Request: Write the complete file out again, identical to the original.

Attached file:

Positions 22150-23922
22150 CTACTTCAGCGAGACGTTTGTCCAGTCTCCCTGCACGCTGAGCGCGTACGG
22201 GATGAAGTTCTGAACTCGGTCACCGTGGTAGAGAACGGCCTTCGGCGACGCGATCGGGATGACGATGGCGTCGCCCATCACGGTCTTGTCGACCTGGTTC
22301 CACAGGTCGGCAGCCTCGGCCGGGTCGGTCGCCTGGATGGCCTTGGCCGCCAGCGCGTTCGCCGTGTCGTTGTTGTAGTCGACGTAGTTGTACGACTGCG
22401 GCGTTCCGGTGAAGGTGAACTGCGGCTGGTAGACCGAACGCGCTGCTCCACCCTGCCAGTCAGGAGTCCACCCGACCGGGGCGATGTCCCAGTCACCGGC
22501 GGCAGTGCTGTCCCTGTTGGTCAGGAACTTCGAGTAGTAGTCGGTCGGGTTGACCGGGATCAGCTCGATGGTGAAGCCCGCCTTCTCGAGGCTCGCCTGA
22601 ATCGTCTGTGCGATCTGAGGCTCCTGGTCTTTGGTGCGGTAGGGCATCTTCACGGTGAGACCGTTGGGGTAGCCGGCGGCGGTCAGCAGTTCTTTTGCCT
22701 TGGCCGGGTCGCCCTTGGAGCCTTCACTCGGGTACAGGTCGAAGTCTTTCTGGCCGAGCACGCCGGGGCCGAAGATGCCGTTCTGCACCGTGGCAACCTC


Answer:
Positions 22150-23922
22150 CTACTTCAGCGAGACGTTTGTCCAGTCTCCCTGCACGCTGAGCGCGTACGG
22201 GATGAAGTTCTGAACTCGGTCACCGTGGTAGAGAACGGCCTTCGGCGACGCGATCGGGATGACGATGGCGTCGCCCATCACGGTCTTGTCGACCTGGTTC
22301 CACAGGTCGGCAGCCTCGGCCGGGTCGGTCGCCTGGATGGCCTTGGCCGCCAGCGCGTTCGCCGTGTCGTTGTTGTAGTCGACGTAGTTGTACGACTGCG
22401 GCGTTCCGGTGAAGGTGAACTGCGGCTGGTAGACCGAACGCGCTGCTCCACCCTGCCAGTCAGGAGTCCACCCGACCGGGGCGATGTCCCAGTCACCGGC
22501 GGCAGTGCTGTCCCTGTTGGTCAGGAACTTCGAGTAGTAGTCGGTCGGGTTGACCGGGATCAGCTCGATGGTGAAGCCCGCCTTCTCGAGGCTCGCCTGA
22601 ATCGTCTGTGCGATCTGAGGCTCCTGGTCTTTGGTGCGGTAGGGCATCTTCACGGTGAGACCGTTGGGGTAGCCGGCGGCGGTCAGCAGTTCTTTTGCCT
22701 TGGCCGGGTCGCCCTTGGAGCCTTCACTCGGGTACAGGTCGAAGTCTTTCTGGCCGAGCACGCCGGGGCCGAAGATGCCGTTCTGCACCGTGGCAACCTC